Ronald Muchatuta

- KaLife aka ....


Almine Rech is pleased to present new collage works by South Africa-based Zimbabwean artist Ronald Muchatuta. The latest works comprise large collages with many figures suspended in motion. Using the primary medium of illustration, his signature, Muchatuta creates beings suspended in action as an existential crisis and, simultaneously, a constitutive practice.

Muchatuta’s context and inspiration, always the contemporary issues facing the people of Southern Africa (migration, identity, marginalisation and the post-colony) are not apparent this time in this reflection on exile, faith, and the precarity of life. There seems to be a disconnect in the narratives this body of work presents, but it is a true reflection of what art critic Valeria Geselev called ‘multiple Ronalds’[1] and the different worlds many migrants have to live in and negotiate. Working across various mediums, focusing on illustration, and using figurative power to explore erasure, memory, identity, leavings and displacement, Muchatuta presents intoxicatingly hypnotic work that is reflexive and palpably exuberant in a wholly unique way. The polysemic nature of the artworks offers a grammar of experience to negotiate from the margins through the process of making and being brave enough to transform narratives. With figures suspended in animation (like the childlike feet in Mary Jane and stockings taken mid-swing), this work reflects the limbo and the violence that uncertainty and dissatisfaction bring when there appears to be no resolution. Ink and charcoal work has been a recurrent style in Muchatuta’s work, reflecting on life, memory, and history and how the colour or absence of it has been an agent in his making and unmaking to consider where he fits in the spectrum between having a particular identity and belonging. It is here, though, that one notices that the subject of his work is perhaps no longer a subject for rumination, for Muchatuta coalesces the history of Southern Africa with the realisation that our history follows us everywhere, and we always find that which we know is familiar in even the strangest places. Just as his inspiration is his particular context and whilst still tinged with the sense of alienation, frustration, and nostalgia, these new works derive from his encounters with various cultures and reference his Shona heritage. They aim to present his worldview through which the viewers can determine where they stand with him, and he has now been imbued with new energy and realisation that our choices change how we see the world. The work presents a significant fragmentation in its rejection of a homogenised world psychologically fraught with hesitancy. Created when he had just finished a big project, this presentation is a tribute to his roots and marks a new path depicting his ever-expanding exploration of the ungraspable narratives that make up the world.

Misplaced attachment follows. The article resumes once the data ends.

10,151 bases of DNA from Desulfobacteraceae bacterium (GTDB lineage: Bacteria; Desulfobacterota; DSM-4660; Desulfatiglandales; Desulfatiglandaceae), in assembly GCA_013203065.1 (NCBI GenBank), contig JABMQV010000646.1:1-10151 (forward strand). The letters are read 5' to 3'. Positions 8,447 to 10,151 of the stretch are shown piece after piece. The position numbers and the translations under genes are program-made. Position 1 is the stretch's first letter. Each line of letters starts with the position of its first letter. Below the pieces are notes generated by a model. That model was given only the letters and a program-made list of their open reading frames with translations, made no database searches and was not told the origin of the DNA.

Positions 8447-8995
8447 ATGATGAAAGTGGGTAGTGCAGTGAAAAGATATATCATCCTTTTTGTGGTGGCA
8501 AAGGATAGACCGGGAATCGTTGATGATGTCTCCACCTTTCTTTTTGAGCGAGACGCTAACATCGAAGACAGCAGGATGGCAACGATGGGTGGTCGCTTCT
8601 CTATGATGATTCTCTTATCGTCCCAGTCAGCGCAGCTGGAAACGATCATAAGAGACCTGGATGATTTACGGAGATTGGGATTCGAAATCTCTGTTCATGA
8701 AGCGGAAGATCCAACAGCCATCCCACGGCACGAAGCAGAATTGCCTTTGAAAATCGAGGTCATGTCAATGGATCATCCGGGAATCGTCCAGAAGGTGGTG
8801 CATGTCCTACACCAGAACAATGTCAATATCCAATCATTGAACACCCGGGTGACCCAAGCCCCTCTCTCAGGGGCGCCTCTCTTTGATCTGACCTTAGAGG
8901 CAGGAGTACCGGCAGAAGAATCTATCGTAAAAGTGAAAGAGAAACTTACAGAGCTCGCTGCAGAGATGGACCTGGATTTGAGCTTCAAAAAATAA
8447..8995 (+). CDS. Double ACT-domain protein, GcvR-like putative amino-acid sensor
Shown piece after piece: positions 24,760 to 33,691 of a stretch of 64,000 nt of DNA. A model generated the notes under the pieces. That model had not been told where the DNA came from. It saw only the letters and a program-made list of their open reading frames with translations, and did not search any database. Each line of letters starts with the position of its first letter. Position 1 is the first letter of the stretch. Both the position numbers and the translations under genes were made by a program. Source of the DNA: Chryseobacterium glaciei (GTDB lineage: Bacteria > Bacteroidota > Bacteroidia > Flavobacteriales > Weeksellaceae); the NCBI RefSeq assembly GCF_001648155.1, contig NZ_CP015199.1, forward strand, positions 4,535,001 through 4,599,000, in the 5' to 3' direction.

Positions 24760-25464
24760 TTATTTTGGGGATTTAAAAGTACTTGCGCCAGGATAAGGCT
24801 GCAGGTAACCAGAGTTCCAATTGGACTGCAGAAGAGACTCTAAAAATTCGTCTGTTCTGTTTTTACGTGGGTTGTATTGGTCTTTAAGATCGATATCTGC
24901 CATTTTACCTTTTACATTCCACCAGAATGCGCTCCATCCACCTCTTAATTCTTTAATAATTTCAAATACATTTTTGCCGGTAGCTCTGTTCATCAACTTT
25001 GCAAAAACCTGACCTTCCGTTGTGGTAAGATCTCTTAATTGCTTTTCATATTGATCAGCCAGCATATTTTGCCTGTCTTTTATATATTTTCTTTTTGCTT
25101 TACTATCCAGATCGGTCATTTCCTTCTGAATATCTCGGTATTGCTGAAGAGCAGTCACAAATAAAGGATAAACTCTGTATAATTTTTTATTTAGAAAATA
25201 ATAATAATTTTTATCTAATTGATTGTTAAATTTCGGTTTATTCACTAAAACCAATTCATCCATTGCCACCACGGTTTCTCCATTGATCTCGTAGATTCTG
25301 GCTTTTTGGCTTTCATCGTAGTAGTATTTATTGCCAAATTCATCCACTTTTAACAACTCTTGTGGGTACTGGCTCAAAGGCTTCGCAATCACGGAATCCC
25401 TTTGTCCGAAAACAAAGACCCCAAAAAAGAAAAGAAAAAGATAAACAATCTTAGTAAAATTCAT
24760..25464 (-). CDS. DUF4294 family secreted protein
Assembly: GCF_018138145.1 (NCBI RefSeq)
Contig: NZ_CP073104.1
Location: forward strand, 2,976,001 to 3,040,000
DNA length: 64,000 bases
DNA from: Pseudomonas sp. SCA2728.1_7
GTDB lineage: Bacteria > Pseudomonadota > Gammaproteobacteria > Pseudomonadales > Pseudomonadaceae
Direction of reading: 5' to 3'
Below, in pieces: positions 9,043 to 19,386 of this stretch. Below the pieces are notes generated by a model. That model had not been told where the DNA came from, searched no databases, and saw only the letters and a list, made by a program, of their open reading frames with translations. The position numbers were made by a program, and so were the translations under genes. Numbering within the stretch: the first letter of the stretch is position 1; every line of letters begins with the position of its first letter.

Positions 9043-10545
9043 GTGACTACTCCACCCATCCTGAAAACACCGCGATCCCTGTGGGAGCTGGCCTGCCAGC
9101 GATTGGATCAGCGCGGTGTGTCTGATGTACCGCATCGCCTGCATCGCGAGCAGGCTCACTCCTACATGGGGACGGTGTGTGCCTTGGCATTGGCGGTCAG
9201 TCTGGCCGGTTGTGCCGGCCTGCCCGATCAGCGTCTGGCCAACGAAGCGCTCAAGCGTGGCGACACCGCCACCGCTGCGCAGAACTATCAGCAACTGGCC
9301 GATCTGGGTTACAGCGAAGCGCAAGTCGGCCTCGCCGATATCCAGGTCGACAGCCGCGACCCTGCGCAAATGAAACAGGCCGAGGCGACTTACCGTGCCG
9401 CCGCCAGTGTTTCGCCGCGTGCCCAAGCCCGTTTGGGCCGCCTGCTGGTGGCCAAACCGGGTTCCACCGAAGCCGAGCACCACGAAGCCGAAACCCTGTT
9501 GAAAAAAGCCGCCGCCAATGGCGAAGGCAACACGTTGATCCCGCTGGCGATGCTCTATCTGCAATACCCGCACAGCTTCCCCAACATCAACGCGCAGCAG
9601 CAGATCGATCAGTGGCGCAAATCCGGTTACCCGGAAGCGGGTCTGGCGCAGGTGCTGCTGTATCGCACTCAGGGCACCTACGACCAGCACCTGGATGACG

— Fadzai Muchemwa, Curator for Contemporary Art, National Gallery of Zimbabwe

[1] From Barnabas Muvhuti’s Ronald Muchatuta: Tackling African Migration – A Contentious Social Issue in Ronald Muchatuta at the Stellenbosch Triennale.